A Britax car seat with an embroidered sport-team logo will cost a fan an extra $30. A regular Britax Marathon seat retails for $269.99.

Britax charges a flat fee for each seat and Toddler Teams sells the logo-emblazoned seat as a distributor. "Our business is that I own Toddler Teams and the license for the school logo, and I sell the product," said Harden.

Harden turned to two long-time college buddies who run C & A Sportsware, a Baltimore firm with a warehouse specializing in embroidering and screen-printing.

His friends, who he played lacrosse with at UNC, have run their business for about 15 years. C&A works with local high schools as well as national teams such as the Orioles and Ravens. Toddler Teams does not have any employees but because of its partnership with C&A, there are five people involved in the company, according to Harden.

Up until this month, C&A embroidered the seat covers. Toddler Teams is changing the process so that the work is done by a Britax contractor in Mexico City, where Britax has its factory.

Toddler Teams has sold several thousand car seats since March 2005 with a close competition between fans of the University of Florida and the University of Georgia as the biggest buyers.

Marketing Strategies

Harden anticipates his firm will become profitable during the latter part of next year. He is working on expanding the firm's distribution channels to more college bookstores and independent retailers in college towns where Toddler Teams is licensed to sell.

He's also taking his show on the road every weekend to major college games.

Another marketing strategy is to pursue relationships with alumni associations. For example, if North Carolina has a football game, he plans to donate a couple of car seats, have the school auction them and donate the money to the alumni group. "At least you'll have 20,000 people walk by and see the seat," he said.

Fans also can purchase the products through the Toddler Teams Web site. However, most of the firm's sales have been through Target's Web site "and those buyers sort of blindly found us," said Harden, who added that the firm recently has been spending a lot of money on search-engine optimization resources to get better exposure online.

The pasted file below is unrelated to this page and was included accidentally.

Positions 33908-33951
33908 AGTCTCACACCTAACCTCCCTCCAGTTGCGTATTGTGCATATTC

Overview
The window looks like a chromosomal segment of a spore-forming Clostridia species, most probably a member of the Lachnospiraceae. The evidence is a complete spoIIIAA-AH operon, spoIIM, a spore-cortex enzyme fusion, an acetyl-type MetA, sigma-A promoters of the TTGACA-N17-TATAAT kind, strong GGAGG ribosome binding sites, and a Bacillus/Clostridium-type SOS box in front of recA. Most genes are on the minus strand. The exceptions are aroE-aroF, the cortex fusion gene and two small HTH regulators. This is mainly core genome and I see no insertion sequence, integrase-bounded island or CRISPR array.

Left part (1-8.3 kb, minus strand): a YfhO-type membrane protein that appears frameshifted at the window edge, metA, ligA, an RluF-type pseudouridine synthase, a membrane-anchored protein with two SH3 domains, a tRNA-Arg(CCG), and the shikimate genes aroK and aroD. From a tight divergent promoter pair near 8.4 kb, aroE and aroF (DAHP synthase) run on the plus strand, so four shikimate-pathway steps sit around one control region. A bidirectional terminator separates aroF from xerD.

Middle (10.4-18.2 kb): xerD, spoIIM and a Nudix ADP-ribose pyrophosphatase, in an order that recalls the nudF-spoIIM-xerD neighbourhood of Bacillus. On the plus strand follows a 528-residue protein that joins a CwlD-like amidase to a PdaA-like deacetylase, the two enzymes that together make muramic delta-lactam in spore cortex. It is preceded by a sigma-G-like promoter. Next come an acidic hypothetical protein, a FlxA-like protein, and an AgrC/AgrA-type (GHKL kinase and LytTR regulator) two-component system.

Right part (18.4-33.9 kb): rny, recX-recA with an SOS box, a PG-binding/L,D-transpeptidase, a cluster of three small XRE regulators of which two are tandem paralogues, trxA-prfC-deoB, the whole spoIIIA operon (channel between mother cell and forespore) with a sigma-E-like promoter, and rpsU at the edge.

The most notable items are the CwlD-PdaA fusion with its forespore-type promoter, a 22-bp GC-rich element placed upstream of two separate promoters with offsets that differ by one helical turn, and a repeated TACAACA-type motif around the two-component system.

Although Harden, who now has three children under the age of five, says his MBA gave him the confidence he may not have had without the formal training, "there's a lot of characteristics that an entrepreneur needs that you don't acquire at business school."

"Despite all the cynicism that you'll encounter, you'll control your own destiny by staying committed to your beliefs and ideas," Harden said. "They'll always be people along the way who doubt it or distract you along your pursuit, but you have to have the desire and the relentless commitment to pursuing your idea and that's a key component of entrepreneurship."

Summary: Toddler Teams was the brainchild of Boyd Harden, a college sports fanatic who thought infant products were bland. He dreamed up the idea of putting collegiate logos on car seats as a way for fans to show their allegiance to a team. Harden researched his plan by working with a patent attorney and attending trade shows to gain industry knowledge. He also went through the arduous process of gaining rights to use individual college and university logos on a product. He was helped by some college friends who offered embroidery and screen-printing services and owned a warehouse in Baltimore. He eventually partnered with car-seat maker Britax to sell the logo-branded car seats. So far, he's sold several thousand car seats and hopes to make it to profitability by the end of next year.

By Sharon McLoone |  September 25, 2007; 10:00 AM ET Profiles in Entrepreneurship
Previous: Resources for Entrepreneurs | Next: Small Business on Capitol Hill


Please email us to report offensive comments.

The comments to this entry are closed.


© 2010 The Washington Post Company